NEW YORK (TheStreet) A day after LightSquared opted not to hold a scheduled bankruptcy auction, Philip Falcone's Harbinger Capital Partners filed a new plan to reorganize the would-be wireless broadband provider.
Harbinger asserts that the plan values LightSquared at $5.654 billion, including $2.587 billion in equity value. And Falcone's firm claims there are billions more available in legal claims.
The hedge fund said that Melody Capital Advisors LLC and other lenders have agreed to provide an additional $1.45 billion in exit financing.
The new plan does not, however, address a bid that Centerbridge Partners has reportedly put forward to buy assets for $3.3 billion, or $5 billion including assumed obligations.LightSquared had scheduled an auction on Wednesday, Dec. 11. The debtor filed a terse statement with the U.S. Bankruptcy Court for the Southern District of New York, which said that a special committee of its board decided not to hold the auction after LightSquared deemed none of the submitted bids "successful." Even if Centerbridge's $3.3 billion bid were accepted, Wells Fargo Securities LLC analyst Marci Ryvicker suggested that the Light Squared "soap opera" is not over, in a Thursday, Dec. 12, note. An affiliate of Charlie Ergen's Dish Network (DISH - Get Report) had submitted a $2.22 billion offer for LightSquared's prime spectrum portfolio. "There is still a case to be made for DISH to come to the table and provide a higher price (we remind you that DISH had $10.4B of cash and equivalents at 9/30)," Ryvicker wrote. "Even if Centerbridge is the 'victor', here, we don't see how they monetize the Lightsquared spectrum without involving Charlie in some way," she added. "Particularly because we just don't believe that Lightsquared spectrum can be monetized as efficiently by Centerbridge as it can be by DISH." Chris King of Stifel, Nicolaus observed in a report that a Centerbridge offer valued at $5 billion, including $1.7 billion in assumed obligations, would value the spectrum at 83 cents per Megahertz per person covered. Dish paid 24 cents per MHz per person in acquisitions of TerreStar and DBSD, King noted. Centerbridge would also have to win over regulators. "We suspect regulators will have some wariness, given continuing GPS interference concerns and the potential for a speculative play to flip the spectrum to another buyer for a profit," King wrote. Disallowing claims held by Charlie Ergen's Sound Point Capital Management is a key part of Harbinger's plan. The hedge fund noted that squashing Ergen's claims, which LightSquared has contested, would add another $1 billion in value to creditors and equity holders. Harbinger and LightSquared have filed suit in the bankruptcy court challenging Sound Point's purchase of secured claims. Harbinger also seeks funds through a suit against GPS providers who opposed LightSquared's efforts to deploy a wireless network on its spectrum. The firm estimates that the GPS litigation could yield $6 billion in claims for the estate. The suit against the GPS providers, also in bankruptcy court, names Deere, Garmin International, Trimble Navigation and GPS industry organizations as defendants. Dish and Centerbridge declined to comment.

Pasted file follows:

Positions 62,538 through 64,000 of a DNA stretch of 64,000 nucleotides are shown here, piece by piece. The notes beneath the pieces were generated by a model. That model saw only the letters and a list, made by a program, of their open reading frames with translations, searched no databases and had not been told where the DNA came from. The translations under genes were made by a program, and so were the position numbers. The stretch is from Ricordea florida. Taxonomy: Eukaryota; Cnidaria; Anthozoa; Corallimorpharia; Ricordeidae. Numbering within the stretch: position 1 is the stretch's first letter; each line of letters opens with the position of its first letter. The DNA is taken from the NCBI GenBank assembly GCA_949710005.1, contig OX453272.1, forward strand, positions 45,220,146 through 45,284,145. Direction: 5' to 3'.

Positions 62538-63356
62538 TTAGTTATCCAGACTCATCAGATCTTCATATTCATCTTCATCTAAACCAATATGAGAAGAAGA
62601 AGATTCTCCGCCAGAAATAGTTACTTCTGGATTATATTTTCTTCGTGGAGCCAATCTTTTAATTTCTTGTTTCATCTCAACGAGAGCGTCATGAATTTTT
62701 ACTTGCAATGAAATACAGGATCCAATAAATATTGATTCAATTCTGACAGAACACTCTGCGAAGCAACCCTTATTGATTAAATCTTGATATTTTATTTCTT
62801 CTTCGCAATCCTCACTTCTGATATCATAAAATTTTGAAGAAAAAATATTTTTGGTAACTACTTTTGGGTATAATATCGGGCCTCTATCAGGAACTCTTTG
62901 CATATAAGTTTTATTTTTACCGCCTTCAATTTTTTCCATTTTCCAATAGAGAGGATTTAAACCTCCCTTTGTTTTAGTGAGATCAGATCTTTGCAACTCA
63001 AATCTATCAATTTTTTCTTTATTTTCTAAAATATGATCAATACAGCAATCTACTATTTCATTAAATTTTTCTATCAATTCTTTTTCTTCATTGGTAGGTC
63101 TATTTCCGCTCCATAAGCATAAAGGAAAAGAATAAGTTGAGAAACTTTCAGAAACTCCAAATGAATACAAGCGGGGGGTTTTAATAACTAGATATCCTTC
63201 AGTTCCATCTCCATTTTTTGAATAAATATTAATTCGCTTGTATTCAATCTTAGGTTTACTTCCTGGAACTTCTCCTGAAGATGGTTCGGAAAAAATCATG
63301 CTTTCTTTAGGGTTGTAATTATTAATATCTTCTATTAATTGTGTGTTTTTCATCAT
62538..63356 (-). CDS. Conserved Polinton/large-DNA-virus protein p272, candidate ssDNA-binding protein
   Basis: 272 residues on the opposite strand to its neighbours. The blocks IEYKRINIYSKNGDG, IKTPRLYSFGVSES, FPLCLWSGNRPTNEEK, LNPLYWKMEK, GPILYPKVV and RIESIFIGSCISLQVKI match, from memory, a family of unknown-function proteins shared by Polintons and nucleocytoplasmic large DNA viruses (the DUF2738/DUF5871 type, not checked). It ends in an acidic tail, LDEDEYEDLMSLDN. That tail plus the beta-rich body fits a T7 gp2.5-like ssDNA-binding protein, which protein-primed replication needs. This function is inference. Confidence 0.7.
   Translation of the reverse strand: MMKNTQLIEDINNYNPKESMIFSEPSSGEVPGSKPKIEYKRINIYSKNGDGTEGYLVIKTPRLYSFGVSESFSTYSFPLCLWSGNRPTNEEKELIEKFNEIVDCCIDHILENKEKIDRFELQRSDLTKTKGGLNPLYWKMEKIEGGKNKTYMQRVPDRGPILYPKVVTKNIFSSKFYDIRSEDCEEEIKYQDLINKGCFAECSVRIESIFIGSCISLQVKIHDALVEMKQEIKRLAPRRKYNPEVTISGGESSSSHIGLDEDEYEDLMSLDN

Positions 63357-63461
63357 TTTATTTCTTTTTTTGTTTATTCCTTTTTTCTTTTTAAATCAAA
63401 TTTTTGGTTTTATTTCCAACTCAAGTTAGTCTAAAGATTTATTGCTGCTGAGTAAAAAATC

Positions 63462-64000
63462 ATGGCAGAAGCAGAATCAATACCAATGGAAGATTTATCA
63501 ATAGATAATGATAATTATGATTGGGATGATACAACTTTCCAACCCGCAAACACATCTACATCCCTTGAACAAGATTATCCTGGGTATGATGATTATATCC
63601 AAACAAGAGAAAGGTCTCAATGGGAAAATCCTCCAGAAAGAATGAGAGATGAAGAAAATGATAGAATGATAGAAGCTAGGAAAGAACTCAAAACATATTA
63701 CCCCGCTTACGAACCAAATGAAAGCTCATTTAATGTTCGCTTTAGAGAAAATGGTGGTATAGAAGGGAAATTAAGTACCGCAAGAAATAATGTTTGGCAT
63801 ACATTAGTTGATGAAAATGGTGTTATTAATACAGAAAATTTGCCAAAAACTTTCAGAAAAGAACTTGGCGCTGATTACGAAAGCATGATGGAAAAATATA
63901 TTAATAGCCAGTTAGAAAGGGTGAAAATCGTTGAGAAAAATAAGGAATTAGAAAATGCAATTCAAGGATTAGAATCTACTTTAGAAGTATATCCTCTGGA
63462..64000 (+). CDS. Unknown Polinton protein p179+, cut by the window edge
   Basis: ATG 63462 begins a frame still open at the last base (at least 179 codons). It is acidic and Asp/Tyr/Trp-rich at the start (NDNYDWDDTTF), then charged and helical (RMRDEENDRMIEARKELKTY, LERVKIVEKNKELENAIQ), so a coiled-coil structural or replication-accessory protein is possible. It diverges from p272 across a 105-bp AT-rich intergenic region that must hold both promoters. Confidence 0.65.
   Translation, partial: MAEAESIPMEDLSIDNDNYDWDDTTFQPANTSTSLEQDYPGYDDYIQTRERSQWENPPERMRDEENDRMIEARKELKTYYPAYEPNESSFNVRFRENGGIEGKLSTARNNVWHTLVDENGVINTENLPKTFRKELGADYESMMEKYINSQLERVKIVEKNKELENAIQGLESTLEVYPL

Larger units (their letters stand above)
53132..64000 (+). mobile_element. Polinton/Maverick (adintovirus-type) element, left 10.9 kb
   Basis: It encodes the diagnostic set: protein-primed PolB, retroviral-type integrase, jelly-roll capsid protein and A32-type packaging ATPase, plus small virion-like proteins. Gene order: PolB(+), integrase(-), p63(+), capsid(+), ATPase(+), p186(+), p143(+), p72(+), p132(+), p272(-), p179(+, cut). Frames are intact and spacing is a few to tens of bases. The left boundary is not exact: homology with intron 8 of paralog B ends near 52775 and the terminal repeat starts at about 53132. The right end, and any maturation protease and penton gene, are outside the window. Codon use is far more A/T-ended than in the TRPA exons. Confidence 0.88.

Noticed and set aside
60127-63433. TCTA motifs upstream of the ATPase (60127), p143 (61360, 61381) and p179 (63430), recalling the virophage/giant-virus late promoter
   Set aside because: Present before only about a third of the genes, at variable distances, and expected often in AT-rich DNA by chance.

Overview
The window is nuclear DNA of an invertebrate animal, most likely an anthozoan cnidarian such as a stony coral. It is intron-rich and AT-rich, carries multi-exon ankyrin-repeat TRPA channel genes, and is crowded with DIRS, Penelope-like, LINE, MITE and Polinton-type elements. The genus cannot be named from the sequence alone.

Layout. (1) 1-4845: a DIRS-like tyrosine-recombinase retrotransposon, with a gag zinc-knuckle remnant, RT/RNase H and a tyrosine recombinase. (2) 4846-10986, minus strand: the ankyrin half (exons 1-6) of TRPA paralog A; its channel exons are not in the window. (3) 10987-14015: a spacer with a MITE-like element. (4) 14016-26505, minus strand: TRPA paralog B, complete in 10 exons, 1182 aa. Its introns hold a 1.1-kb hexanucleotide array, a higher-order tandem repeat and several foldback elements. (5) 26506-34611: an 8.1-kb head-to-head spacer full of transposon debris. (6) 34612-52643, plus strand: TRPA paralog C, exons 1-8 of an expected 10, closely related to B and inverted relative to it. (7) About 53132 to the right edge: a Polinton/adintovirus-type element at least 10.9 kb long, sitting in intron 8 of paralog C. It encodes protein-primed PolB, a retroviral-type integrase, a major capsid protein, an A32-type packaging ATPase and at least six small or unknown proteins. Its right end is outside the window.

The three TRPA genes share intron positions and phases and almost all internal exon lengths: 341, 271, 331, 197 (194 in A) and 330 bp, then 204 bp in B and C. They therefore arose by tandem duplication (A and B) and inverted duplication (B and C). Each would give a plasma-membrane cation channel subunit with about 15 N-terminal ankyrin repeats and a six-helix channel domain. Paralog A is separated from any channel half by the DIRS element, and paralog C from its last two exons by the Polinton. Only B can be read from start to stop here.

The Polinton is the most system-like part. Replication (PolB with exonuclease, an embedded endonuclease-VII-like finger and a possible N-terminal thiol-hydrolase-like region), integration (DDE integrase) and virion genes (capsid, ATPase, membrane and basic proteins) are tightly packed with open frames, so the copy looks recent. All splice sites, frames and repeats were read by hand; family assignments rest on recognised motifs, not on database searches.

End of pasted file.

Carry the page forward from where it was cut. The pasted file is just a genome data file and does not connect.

--Written by Chris Nolter in New York
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